ASTORIA – The Astoria stations on the N and W line finally reopened on June 22 after 8 months of renovations which upgraded the aesthetics and the technology of the stations. Of course, this development has made the business-owners near the stations extremely happy, after they saw the foot traffic in their quarters decline and their turnover drop, since the metro stations are considered “nuclear weapons” for the local businesses.
“I have been on 30th Avenue for 45 years, I do not remember a happier day than today. We have had many difficulties, all the businesspeople. Finally a happy ending, all well, the work is finished and the station opened again. As you can see, today we have a huge crowd on the 30th Avenue,” United Brothers owner Tom Kourkoumelis told The National Herald. He had expressed his concern at the time of the announcement that the work would be extended.
“It was very bad and there was a great deal of damage to us all. It was not just the train, but the work that closed the streets. Fortunately, today the station opened and I wish things get better. From what I was told, the work was worth it, but it was difficult for us,” “says Vangelis Amvrosiatos, a manager at a pastry shop in the area.
The 36th and 30th Avenue stations closed last October, with the prospect of opening again on April 1st. However, it was decided to extend the timetable for more than two months, with a deadline of June 22, which proved to be accurate.
At the same time, the shopkeepers had protested, and even elected officials questioned the practical usefulness of the work, in relation to the time of their implementation and the side effects.
“Those who said we could benefit from the neighboring stations made a big mistake. Do you know anyone who will come to 30th Avenue and carry 5 bags from the supermarket or a watermelon and go as far as Broadway? We were in a worse situation than 31st Avenue. Today, I’m glad to see! Yesterday, at this time of day, there was not even one person to be seen,” Mr. Kourkoumelis said.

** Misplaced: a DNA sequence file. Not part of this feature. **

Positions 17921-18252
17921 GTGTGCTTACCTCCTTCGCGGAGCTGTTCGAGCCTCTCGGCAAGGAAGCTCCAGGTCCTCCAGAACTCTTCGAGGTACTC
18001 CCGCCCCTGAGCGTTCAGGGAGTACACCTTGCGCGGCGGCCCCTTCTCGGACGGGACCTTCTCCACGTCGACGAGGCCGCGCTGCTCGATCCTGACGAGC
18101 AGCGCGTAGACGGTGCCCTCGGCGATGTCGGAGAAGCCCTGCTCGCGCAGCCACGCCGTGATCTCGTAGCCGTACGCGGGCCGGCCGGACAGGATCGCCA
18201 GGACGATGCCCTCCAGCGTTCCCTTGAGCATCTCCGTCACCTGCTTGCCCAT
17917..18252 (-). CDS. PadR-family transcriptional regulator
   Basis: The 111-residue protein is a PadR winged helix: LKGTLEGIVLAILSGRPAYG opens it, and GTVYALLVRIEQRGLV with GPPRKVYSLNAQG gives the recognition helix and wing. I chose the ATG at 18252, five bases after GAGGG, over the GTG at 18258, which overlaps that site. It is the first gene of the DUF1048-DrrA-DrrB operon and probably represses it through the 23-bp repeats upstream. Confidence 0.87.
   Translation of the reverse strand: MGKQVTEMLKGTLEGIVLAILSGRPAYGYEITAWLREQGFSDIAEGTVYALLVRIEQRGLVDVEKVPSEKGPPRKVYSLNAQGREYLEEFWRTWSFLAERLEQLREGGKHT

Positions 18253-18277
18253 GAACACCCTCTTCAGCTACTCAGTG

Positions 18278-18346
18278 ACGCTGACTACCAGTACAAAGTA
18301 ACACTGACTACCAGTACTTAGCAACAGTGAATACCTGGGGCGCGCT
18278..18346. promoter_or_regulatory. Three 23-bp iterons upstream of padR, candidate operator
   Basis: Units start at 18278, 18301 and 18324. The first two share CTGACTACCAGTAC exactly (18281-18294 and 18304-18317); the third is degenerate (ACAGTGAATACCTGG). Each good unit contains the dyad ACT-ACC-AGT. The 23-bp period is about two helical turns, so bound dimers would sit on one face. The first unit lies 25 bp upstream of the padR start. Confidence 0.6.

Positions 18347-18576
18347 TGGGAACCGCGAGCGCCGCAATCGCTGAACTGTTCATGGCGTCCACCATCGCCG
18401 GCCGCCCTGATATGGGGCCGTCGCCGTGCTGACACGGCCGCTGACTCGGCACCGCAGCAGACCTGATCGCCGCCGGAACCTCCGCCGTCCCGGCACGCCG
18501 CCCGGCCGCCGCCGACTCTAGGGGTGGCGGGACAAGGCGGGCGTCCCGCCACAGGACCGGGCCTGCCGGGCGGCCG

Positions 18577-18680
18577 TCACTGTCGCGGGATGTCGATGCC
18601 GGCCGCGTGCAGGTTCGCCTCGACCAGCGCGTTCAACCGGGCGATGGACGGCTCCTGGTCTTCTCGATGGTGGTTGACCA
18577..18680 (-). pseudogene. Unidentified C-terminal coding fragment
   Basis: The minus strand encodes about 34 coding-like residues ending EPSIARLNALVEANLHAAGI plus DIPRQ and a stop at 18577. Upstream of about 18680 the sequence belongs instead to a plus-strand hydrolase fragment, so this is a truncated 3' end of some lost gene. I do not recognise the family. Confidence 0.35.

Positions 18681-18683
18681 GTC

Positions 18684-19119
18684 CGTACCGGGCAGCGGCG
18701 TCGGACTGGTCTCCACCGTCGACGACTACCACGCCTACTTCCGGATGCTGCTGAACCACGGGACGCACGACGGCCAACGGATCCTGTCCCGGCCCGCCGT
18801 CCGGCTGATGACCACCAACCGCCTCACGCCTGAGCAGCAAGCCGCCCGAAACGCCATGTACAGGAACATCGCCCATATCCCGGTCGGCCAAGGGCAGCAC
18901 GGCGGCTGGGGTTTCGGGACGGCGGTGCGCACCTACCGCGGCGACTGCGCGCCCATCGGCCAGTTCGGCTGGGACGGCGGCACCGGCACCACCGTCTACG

In fact, the pastry shop owner, Panagiotis Kambitsis, told TNH that at his shop many customers who had not come in for several months, came in and told his colleagues how much they missed them.
Aesthetic and technological upgrading
Regarding the new look and status of the stations, there is no doubt that there is a major difference before and after, because apart from the radical aesthetic upgrade, there are also facilities that until a few months ago were considered… luxuries: clocks showing arrival times, glass dividers, digital screens for real-time updates, a USB charging station, improved lighting, and works of art.
The electronic security measures were also upgraded with surveillance cameras at the entrances.
“To begin with, this work should have been done years ago. I went and saw it, the station is very nice. It will be an opportunity for the stores to go up, as in the last few months work has dropped here, “said Costas Manesis, while Panagiotis Kampitsis was in favor of a full upgrade of the New York transit system.
“The New York transit system is old and needs refurbishment. There are a lot of people. The 30th Avenue station was closed for eight months, but there is worse. Some other stations will close for years,” “he said.
Next Stop 39th Avenue and Broadway Stations
Since Friday, the N and W have been working well – not counting weekend work – but for a long time. All this as the Metropolitan Transit Authority (MTA) prepares the second phase of work on the “cluster” with Broadway and the 39th Avenue stations, which served the passengers during this time, scheduled to close on July 2.
The work will also last eight months, and the stations are expected to take on a similar look as those at 30th and 36th Avenues. The total cost of the aesthetic and technological upgrading program developed by the MTA is $150 million.
The 30th and 36th Avenue N and W stations in Astoria reopened on June 22. (Photo by TNH/Costas Bej)
United Brothers owner Tom Kourkoumelis is just one of the many business owners happy to see the Astoria train stations reopened. Photo by Costas Bej
ATHENS - A regulation in an omnibus bill will allow repatriated Greeks from Albania and the former Soviet Union to receive full national pensions, Labor and Social Protection Minister Kostis Hatzidakis said during a discussion in Greek Parliament on Tuesday.
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